The script fizzes with such originality that at first it occurs to you that it's an extended sketch with very high production values, but very quickly the character and pathos of the subject takes over, and you are drawn in to a world that has utterly vanished from England, the end-of-the-pier variety turn.
Affectingly shot in black and white, the film is set in Blackpool (Chelsom's hometown, and location of his later 'Funny Bones'), and follows the self-doubting grandson (Tomkinson, excellent) of a popular - but recently deceased - music hall entertainer, who has plans to follow him onto the stage. This summary is really all the story that there is; The joy of the film is that by great writing and nuanced acting alone, the characters all share the seedy world of stalled ambition and jaded weariness that exists between close-knit 'theatrical entertainers' and their families.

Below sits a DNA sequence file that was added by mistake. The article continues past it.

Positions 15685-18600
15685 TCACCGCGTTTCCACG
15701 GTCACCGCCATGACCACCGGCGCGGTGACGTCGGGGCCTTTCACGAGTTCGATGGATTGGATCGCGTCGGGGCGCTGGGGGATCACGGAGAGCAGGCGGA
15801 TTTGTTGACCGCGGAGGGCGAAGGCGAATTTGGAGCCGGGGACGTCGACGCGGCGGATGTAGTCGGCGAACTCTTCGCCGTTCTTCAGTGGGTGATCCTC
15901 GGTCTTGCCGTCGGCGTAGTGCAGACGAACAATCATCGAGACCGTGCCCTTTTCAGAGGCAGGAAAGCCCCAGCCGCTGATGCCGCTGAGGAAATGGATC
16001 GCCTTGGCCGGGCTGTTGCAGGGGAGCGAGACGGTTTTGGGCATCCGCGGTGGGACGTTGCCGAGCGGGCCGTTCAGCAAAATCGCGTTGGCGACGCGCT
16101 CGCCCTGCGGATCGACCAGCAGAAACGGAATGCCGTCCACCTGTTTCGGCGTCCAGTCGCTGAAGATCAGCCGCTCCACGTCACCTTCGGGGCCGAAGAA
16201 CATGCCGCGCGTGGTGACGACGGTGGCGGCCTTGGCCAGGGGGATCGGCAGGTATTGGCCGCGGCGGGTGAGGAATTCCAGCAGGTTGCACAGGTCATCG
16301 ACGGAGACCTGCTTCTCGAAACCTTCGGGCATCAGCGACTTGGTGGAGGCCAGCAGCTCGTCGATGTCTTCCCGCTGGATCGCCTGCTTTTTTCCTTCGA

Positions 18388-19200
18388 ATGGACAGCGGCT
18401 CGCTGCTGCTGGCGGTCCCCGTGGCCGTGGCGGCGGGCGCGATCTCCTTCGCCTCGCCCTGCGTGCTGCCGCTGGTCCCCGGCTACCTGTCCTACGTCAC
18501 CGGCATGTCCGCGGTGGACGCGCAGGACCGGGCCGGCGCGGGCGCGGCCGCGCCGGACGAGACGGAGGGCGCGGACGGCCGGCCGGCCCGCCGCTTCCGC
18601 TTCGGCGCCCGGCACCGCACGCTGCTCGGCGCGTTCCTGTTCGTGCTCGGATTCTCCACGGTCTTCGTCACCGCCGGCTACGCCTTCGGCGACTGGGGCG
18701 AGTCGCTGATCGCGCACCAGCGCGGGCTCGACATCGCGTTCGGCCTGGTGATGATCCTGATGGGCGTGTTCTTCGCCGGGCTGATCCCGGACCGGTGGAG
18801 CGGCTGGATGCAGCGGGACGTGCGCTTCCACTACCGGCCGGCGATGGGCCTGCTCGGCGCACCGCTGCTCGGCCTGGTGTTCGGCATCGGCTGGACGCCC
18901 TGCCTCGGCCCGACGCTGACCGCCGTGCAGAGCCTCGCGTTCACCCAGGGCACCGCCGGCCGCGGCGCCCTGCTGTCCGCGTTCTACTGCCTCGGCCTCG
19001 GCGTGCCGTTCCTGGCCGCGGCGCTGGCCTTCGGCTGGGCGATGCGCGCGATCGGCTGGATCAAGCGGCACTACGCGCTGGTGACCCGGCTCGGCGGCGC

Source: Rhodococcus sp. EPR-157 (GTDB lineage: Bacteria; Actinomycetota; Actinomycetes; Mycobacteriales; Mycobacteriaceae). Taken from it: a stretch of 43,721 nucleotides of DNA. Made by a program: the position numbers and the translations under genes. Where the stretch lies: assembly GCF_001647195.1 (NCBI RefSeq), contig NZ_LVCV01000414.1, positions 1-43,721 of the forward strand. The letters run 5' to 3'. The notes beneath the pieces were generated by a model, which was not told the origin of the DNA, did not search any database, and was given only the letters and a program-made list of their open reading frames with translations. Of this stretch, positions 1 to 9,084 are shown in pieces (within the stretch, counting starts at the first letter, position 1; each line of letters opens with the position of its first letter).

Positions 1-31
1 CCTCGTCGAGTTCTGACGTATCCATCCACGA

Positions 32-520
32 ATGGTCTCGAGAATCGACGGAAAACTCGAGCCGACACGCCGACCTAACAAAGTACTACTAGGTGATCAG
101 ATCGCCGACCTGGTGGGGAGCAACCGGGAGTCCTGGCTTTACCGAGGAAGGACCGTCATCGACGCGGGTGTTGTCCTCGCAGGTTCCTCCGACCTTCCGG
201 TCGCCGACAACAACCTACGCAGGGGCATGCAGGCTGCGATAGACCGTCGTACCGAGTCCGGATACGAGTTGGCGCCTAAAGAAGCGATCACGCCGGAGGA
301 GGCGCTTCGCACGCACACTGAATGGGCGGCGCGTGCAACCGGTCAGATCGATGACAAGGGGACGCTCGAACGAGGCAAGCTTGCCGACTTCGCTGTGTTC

The title refers to a jokey double-entendre laden song that's energetically performed on-stage by Tomkinson in the finale. There is no better calling-card to the big boys than a compact, spare and utterly compelling movie about quirky people and real emotions, and this film has it in spades, so why is our movie business utterly obsessed with features?
If you're at all interested in making short films or just writing them, take a look at this short and witness how performance and script can be whole lot more dramatic and emotionally engaging than plot or action. Perhaps the only downside to note is that Chelsom, like Bruce Robinson, hasn't followed his amazing debut with a successful career and dazzling celebrity. Still, if he never exposes another frame, at least he made Treacle.